In association with professional midwife experts at birthEd, find out everything you need to know about pregnancy at 3 weeks, including how your baby is growing, changes to expect in your body and pregnancy health, nutrition and wellness advice.
4 Weeks Pregnant – Your baby, your body & you
Your baby is no bigger than 1mm long. It is known as a blastocyst (a tiny ball of cells) and it is busy settling into your uterus where it will be for the next 8 months. This process is called implantation. The cells surrounding the blastocyst, called trophoblast cells, adhere to the lining of your uterus and digest endometrial cells until it is securely attached. The trophoblast cells produce a hormone called human chorionic gonadotopin (hCG) and after a few days there is enough in your bloodstream, which you will excrete in your urine and make a home pregnancy test positive.
Back in the space where the egg was formed the corpus luteum, which when the egg was released, started to produce the hormone progesterone to prepare the uterus for a baby. During implantation HcG signals the corpus luteum to continue to make progesterone and to stop your period from happening. Progesterone also keeps the integrity of the uterus making sure that there is enough blood and nutrients to nourish and support your baby and the growth of the placenta.
During this week, your baby’s amniotic sac – ‘bag of waters’ – and yolk sac, develop around the embryo. The yolk sac actually produces blood and will help to nourish your tiny embryo. Later it will become incorporated into your baby’s developing digestive tract and ultimately will become the placenta.
The cells are rapidly dividing, essentially forming two groups – half of these cells will become your baby and the other half will become the placenta. The placenta provides the life line to feed and nourish your baby, remove waste products and make the hormones needed to sustain the pregnancy.
Around the time your period is due, you may still feel familiar period-like cramps and bloating.
You may experience light bleeding or spotting, this is not serious and does not mean you are not pregnant. This is called an ‘implantation bleed’ and up to 25% of women experience this following conception and it occurs when the blastoplast burrows into the uterine wall. The way you can tell whether it is implantation bleeding or not is by the colour and timing. The colour would be light pink, light red or light brown and it would also be happening earlier than your expected period.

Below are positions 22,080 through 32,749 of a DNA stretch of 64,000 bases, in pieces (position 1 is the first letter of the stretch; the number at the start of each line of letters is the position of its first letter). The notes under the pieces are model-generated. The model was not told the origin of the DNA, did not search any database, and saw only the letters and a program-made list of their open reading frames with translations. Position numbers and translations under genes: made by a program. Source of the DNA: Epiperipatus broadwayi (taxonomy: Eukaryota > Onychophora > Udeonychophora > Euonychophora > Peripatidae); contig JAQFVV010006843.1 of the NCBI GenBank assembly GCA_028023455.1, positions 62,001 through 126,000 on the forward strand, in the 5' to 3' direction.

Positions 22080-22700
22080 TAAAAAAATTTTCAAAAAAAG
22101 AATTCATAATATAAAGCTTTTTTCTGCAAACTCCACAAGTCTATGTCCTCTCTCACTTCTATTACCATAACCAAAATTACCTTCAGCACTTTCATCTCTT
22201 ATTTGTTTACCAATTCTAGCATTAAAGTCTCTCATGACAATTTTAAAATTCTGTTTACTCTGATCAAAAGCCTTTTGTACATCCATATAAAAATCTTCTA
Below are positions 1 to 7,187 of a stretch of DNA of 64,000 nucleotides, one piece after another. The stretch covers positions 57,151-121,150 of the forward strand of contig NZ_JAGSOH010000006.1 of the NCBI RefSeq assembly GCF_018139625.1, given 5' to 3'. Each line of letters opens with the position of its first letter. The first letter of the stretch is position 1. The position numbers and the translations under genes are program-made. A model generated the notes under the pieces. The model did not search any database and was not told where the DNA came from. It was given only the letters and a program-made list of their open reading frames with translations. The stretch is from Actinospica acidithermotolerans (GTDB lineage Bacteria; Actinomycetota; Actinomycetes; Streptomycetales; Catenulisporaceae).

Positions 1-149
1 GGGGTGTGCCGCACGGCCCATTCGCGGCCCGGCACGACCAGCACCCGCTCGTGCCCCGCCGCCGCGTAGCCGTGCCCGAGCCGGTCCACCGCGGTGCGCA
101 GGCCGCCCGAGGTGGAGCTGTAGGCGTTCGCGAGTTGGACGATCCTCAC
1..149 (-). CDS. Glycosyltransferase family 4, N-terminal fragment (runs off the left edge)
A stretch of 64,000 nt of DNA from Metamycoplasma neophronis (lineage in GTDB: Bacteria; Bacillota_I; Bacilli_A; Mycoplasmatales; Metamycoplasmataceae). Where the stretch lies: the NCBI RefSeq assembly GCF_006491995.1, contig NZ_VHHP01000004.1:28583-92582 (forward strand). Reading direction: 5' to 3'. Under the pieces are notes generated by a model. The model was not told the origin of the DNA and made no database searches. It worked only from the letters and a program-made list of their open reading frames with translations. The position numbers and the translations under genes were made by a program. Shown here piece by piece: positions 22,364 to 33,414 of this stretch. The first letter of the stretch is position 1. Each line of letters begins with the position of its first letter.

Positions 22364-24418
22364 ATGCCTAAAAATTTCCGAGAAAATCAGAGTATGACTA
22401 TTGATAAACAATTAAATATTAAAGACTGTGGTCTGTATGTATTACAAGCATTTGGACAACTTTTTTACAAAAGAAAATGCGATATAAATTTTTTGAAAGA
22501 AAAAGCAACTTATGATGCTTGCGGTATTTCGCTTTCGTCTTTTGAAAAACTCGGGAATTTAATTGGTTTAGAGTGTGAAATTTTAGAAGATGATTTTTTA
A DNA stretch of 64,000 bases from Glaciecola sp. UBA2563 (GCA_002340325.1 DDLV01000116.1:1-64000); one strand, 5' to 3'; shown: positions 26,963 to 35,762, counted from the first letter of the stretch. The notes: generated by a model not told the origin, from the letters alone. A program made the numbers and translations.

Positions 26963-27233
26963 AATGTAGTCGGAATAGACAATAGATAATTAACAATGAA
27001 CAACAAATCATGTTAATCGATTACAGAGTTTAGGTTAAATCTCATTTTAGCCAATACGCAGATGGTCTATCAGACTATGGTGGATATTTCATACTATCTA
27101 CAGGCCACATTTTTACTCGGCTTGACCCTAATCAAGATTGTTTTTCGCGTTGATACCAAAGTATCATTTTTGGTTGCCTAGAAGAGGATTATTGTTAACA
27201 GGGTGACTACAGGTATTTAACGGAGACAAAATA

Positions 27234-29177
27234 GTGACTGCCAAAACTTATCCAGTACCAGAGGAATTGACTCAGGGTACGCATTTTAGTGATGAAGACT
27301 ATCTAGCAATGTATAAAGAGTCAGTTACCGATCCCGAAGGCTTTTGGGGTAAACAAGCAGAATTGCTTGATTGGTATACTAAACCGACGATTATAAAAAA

Preparing for Baby
There is a lot of research that provides strong evidence to support the importance of increasing your intake of folic acid (a common B vitamin, B9) during the first 12 weeks of pregnancy to reduce neural tube defects (NTD’s) in babies. Spina bifida is the most common type of NTD and occurs when the spine and spinal cord and supporting tissue don’t form properly in early pregnancy. In the first 28 days after conception, the neural tube develops into the baby’s brain and spinal cord.
Babies born with spina bifida are affected for life and symptoms can be mild to severe and will depend on the type of defect. It is usually diagnosed before your baby is born during your 18-20 week anatomy scan and about one in 1000 pregnancies are affected.
It is recommended to take one folic acid 800 microgram (mcg or ug) tablet every day until the end of week 12. You can buy this at pharmacies or have your doctor (or LMC) prescribe it for you.
You can also increase the folate in your diet by eating foods rich in folic acid. These include dark green leafy vegetables (spinach, broccoli, silver beet, romaine lettuce, asparagus, cabbage, Brussel sprouts), eggs, yeast extracts, sunflower seeds, kidneys, whole grains and some fruit. However we only absorb about 50-70% of the folate in our diet and so we can still have low levels. Check out Eating for Healthy Pregnant Women on HealthED.
You may have mixed feelings about your pregnancy. There are so many changes and uncertainties. This section of our week-by-week program will focus on you. We will be sharing tools and techniques to help support your mental health and your physical health throughout this journey.
We understand that pregnancy is a time of immense change – hormonally and physically, mentally and emotionally as you prepare to become a mother, in your relationship and financially too etc. It is so important to remember that although your experience is unique, you are not alone in this. There are many resources and support agencies available to you and over the weeks that follow, we will tell you know about these.
Some of the topics we will be exploring will include the basics of pregnancy changes and what to expect and the importance of sleep, great nutrition and exercise. We’ll also cover topics such as the importance of connection, communication and building yourself a support network, along with self-care and navigating change.
In this section of our week-by-week program we’ll be encouraging you to reach out for connection and support from your friends and whanau. We’ll be sharing tools for communication, suggestions for activities and reminding you how important it is to stay connected and build and maintain a support network around you.
This Week’s Preparation
Track your cycle and body. You could buy a thermometer and an ovulation kit
Don’t drink alcohol from the moment you know you are pregnant (see Week 2 for the risks)
Stop smoking, vaping, drinking and using drugs - Visit Quitline to find out about these services
Continue taking a prenatal vitamin and additional folic acid if there isn’t 800mg in your vitamin
Cut back on your caffeine intake
Increase your consumption of fruit and vegetables and cut back sugar and fat
Check what is safe to eat and what you should avoid while pregnant at Food Safety
Get your Rubella immunity checked
Wash hands after contact with a cat or other animals
Back to 52 Weeks of pregnancy.